Should You Be Concerned About Universal Corporation’s (NYSE:UVV) ROE?

While some investors are already well versed in financial metrics (hat tip), this article is for those who would like to learn about Return On Equity (ROE) and why it is important. We’ll use ROE to examine Universal Corporation (NYSE:UVV), by way of a worked example.

Over the last twelve months Universal has recorded a ROE of 9.1%. Another way to think of that is that for every $1 worth of equity in the company, it was able to earn $0.091.

Check out our latest analysis for Universal

How Do You Calculate Return On Equity?

The formula for return on equity is:

Return on Equity = Net Profit ÷ Shareholders’ Equity

Or for Universal:

9.1% = US$115m ÷ US$1.4b (Based on the trailing twelve months to June 2018.)

Most readers would understand what net profit is, but it’s worth explaining the concept of shareholders’ equity. It is all the money paid into the company from shareholders, plus any earnings retained. You can calculate shareholders’ equity by subtracting the company’s total liabilities from its total assets.

What Does ROE Signify?

ROE looks at the amount a company earns relative to the money it has kept within the business. The ‘return’ is the yearly profit. A higher profit will lead to a higher ROE. So, as a general rule, a high ROE is a good thing. That means it can be interesting to compare the ROE of different companies.

Does Universal Have A Good Return On Equity?

One simple way to determine if a company has a good return on equity is to compare it to the average for its industry. However, this method is only useful as a rough check, because companies do differ quite a bit within the same industry classification. As is clear from the image below, Universal has a lower ROE than the average (30%) in the tobacco industry.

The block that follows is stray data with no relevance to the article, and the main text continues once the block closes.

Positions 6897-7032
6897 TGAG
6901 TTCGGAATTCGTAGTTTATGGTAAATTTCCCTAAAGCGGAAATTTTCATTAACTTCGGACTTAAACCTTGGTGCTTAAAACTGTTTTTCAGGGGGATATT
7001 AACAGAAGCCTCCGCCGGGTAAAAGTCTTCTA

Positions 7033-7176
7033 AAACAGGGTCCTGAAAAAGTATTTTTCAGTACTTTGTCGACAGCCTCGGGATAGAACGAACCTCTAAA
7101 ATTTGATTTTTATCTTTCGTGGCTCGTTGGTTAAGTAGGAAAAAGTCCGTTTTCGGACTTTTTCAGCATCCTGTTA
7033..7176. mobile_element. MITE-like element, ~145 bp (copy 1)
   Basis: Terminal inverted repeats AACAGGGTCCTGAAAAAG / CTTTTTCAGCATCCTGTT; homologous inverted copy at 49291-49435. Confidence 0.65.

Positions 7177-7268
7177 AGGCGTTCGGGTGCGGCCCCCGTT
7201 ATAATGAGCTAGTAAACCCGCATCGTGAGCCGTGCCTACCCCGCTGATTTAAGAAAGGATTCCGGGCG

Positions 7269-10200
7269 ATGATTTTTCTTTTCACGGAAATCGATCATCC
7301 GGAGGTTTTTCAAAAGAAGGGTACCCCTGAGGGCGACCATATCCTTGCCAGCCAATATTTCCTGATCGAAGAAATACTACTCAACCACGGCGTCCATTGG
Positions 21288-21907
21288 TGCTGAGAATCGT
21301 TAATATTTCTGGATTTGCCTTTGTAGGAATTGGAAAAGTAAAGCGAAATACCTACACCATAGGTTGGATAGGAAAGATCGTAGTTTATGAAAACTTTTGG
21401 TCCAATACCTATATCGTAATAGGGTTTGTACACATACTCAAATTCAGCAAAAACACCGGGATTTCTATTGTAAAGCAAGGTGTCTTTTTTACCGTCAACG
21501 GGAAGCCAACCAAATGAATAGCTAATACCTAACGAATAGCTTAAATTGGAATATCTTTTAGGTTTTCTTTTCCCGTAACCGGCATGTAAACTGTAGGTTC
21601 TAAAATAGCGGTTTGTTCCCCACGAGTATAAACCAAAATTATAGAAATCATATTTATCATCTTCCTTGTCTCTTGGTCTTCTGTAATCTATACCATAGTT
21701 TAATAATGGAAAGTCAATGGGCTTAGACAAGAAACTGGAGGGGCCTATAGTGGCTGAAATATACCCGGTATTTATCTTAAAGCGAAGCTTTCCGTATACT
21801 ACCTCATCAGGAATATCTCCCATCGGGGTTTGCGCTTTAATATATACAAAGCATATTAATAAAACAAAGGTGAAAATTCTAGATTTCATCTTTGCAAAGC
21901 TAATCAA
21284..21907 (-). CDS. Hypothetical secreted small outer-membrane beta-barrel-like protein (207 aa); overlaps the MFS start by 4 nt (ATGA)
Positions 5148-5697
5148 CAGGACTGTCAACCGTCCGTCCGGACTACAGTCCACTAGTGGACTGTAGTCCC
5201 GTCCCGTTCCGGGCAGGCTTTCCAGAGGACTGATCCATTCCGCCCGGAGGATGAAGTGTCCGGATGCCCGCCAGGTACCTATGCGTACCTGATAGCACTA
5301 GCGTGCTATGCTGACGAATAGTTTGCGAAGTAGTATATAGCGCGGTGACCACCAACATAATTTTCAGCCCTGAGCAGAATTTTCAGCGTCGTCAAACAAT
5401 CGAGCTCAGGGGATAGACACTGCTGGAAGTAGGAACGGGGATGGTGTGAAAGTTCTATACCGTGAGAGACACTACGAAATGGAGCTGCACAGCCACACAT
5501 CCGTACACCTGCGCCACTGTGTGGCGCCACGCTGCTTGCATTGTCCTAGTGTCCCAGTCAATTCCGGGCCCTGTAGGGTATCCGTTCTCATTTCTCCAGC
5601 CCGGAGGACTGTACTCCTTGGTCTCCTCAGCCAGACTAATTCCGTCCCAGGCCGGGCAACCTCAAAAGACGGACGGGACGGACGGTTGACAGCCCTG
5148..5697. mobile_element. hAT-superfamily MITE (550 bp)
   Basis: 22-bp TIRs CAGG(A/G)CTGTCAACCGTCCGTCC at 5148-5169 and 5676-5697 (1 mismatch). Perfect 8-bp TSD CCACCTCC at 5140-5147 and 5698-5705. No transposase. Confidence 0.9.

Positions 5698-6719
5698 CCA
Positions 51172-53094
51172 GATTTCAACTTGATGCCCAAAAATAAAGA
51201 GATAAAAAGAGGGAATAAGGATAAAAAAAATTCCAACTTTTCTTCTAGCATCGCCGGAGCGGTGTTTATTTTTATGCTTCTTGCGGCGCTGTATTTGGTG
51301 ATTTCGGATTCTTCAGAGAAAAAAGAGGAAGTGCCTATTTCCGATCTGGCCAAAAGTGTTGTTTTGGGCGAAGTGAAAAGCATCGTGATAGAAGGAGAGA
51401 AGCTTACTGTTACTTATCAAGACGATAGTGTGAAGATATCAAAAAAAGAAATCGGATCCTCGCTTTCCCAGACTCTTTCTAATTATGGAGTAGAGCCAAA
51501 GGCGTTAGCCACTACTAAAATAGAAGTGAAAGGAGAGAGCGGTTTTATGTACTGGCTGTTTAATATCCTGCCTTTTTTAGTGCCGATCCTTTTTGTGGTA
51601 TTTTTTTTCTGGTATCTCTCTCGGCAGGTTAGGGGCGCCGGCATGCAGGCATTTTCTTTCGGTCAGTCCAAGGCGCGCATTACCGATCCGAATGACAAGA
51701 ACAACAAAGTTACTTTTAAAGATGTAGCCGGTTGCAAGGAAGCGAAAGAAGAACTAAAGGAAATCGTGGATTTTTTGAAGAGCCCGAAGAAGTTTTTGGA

NYSE:UVV Last Perf November 9th 18
NYSE:UVV Last Perf November 9th 18

That’s not what we like to see. It is better when the ROE is above industry average, but a low one doesn’t necessarily mean the business is overpriced. Nonetheless, it could be useful to double-check if insiders have sold shares recently.

How Does Debt Impact Return On Equity?

Most companies need money — from somewhere — to grow their profits. That cash can come from issuing shares, retained earnings, or debt. In the first two cases, the ROE will capture this use of capital to grow. In the latter case, the debt used for growth will improve returns, but won’t affect the total equity. That will make the ROE look better than if no debt was used.

Universal’s Debt And Its 9.1% ROE

Although Universal does use debt, its debt to equity ratio of 0.32 is still low. I’m not impressed with its ROE, but the debt levels are not too high, indicating the business has decent prospects. Judicious use of debt to improve returns can certainly be a good thing, although it does elevate risk slightly and reduce future optionality.

In Summary

Return on equity is useful for comparing the quality of different businesses. Companies that can achieve high returns on equity without too much debt are generally of good quality. All else being equal, a higher ROE is better.

Having said that, while ROE is a useful indicator of business quality, you’ll have to look at a whole range of factors to determine the right price to buy a stock. It is important to consider other factors, such as future profit growth — and how much investment is required going forward. Check the past profit growth by Universal by looking at this visualization of past earnings, revenue and cash flow.

If you would prefer check out another company — one with potentially superior financials — then do not miss this free list of interesting companies, that have HIGH return on equity and low debt.

To help readers see past the short term volatility of the financial market, we aim to bring you a long-term focused research analysis purely driven by fundamental data. Note that our analysis does not factor in the latest price-sensitive company announcements.

The author is an independent contributor and at the time of publication had no position in the stocks mentioned. For errors that warrant correction please contact the editor at editorial-team@simplywallst.com.